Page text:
That week-long projection-mapping job on the Walt Disney Concert Hall in LA is now live, and judging from photos, looks amazing.
The Los Angeles Philharmonic collaborated with digital media artist Refik Anadol (hear a recent podcast I did with him) to come up with a data-driven set of visuals that illuminate metallic skin of the building.
The results, says the orchestra, are stunning visualizations for WDCH Dreams, a project that is both a week-long public art installation projected onto the building’s exterior skin and a season-long immersive exhibition inside, in the Ira Gershwin Gallery.
This is a preview. The thing went live on the weekend …
To make Walt Disney Concert Hall “dream,” Anadol utilized a creative, computerized “mind” to mimic how humans dream – by processing memories to form a new combination of images and ideas. To accomplish this, Anadol worked with the Artists and Machine Intelligence program at Google Arts and Culture and researcher Parag K. Mital to apply machine intelligence to the orchestra’s digital archives – nearly 45 terabytes of data – 587,763 image files, 1,880 video files, 1,483 metadata files, and 17,773 audio files (the equivalent of 40,000 hours of audio from 16,471 performances). The files were parsed into millions of data points that were then categorized by hundreds of attributes, by deep neural networks with the capacity to both remember the totality of the LA Phil’s “memories” and create new connections between them.
This “data universe” is Anadol’s material, and machine intelligence is his artistic collaborator. Together, they create something new in image and sound by awakening the metaphorical “consciousness” of Walt Disney Concert Hall. The result is a radical visualization of the organization’s first century and an exploration of synergies between art and technology, and architecture and institutional memory.
To actualize this vision, Anadol is employing 42 large scale projectors, with 50K visual resolution, 8-channel sound, and 1.2M luminance in total. The resulting patterns, or “data sculptures” formed by the machine’s interpretation of the archives will be displayed directly onto the undulating stainless-steel exterior of Walt Disney Concert Hall.
WDCH Dreams’ accompanying soundtrack was created from hand-picked audio from the LA Phil’s archival recordings. Sound designers Robert Thomas, and Kerim Karaoglu augmented these selections by using machine-learning algorithms to find similar performances recorded throughout the LA Phil’s history, creating a unique exploration of historic audio recordings.
There is a separate touchscreen-driven piece inside, in the Ira Gershwin Gallery, that presents the entire LA Phil digital archives in a non-linear fashion. The visitor, via a touchscreen interface, can interact with the archives in multiple ways: via a sunburst timeline; through curated moments highlighting milestones in the LA Phil’s 100-year history; and by delving into to the entire data universe that can be uniquely manipulated by each gallery visitor.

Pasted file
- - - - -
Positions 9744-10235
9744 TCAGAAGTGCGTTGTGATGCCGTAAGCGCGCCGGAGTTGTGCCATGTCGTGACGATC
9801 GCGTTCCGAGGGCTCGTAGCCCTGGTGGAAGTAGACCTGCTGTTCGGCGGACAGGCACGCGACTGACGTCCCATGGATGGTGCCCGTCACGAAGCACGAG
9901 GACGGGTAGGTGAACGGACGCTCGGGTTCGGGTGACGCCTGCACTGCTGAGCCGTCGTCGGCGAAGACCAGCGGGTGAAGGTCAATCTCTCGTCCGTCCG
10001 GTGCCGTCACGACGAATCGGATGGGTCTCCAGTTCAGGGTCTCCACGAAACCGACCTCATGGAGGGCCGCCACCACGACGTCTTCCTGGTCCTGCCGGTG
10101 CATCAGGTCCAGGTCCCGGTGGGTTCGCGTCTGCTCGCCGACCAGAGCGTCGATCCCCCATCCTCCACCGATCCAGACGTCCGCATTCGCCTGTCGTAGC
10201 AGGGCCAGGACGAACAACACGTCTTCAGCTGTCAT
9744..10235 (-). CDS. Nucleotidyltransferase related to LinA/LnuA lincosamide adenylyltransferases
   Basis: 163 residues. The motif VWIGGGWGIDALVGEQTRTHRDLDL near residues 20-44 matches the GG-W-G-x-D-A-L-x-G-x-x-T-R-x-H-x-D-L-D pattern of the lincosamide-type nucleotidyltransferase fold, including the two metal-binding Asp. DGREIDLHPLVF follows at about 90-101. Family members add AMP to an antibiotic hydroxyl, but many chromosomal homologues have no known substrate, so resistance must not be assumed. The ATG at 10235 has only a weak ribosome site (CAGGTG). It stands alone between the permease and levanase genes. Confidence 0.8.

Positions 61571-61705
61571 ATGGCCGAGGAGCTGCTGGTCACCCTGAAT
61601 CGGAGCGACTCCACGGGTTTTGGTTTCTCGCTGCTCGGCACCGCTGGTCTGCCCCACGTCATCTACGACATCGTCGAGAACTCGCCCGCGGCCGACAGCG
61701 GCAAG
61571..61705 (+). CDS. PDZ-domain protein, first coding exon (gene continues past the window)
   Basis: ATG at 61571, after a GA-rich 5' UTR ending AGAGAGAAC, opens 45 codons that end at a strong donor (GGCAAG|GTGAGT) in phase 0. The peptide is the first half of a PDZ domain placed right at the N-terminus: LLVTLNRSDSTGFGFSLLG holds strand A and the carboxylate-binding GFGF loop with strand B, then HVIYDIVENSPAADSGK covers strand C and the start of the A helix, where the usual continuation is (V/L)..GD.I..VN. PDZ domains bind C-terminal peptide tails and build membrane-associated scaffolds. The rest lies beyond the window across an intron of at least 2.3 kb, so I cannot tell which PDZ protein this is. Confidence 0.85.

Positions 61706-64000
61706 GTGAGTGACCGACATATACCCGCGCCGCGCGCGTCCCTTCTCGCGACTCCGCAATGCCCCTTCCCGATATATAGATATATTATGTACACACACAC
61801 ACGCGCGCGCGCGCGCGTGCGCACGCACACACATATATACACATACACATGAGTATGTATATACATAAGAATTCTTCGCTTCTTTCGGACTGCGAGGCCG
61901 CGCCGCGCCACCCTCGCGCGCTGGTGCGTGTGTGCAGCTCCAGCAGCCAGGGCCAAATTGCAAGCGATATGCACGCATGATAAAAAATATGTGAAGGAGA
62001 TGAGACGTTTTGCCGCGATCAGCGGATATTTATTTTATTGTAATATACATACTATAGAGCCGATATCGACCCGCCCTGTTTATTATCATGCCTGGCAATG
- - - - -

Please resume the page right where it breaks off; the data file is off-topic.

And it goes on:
The 15-minute “performance” with music outside will be on nightly through Saturday.
The LA Times has mixed reviews of the work, calling the data-driven side of it hokey but conceding it does, indeed, look remarkable.
A zillion gigabytes of data and a panoply of artificial intelligence algorithms don’t art make. Much of this is pure hokum. The electronic soundtrack, bits of Stravinsky and this-and-that in fashionable distortion, is the one thing of the evening that should properly embarrass an orchestra on a commissioning spree.
And yet don’t, under any circumstances, miss it.
Anadol or his computer (it’s hard to know who’s in charge) may make a mess of archival L.A. Phil imagery. But no matter, you can’t take your eyes off it. Properly lighted for the first time, the building looks amazing,
And in the moments when we see giant images of Zubin Mehta, Previn, Esa-Pekka Salonen and Dudamel conducting, when we see the orchestra at its business, gloriously covering the hall, the excitement is palpable.
This is what Gehry had intended all along, projecting night concerts as they are happening on the building, and nothing on the Las Vegas Strip or in Tokyo’s neon-arresting Shinjuku district compares.
There has never been any reasonable excuse for city, the county or the Music Center not to embrace Gehry’s vision. After seeing Anadol’s lighting, to not do so now would be to invite bad, instead of good, vibrations.
Dave Haynes is the founder and editor of Sixteen:Nine, an online publication that has followed the digital signage industry for some 14 years. Dave does strategic advisory consulting work for many end-users and vendors, and also writes for many of them. He’s based near Halifax, Nova Scotia, on Canada’s east coast.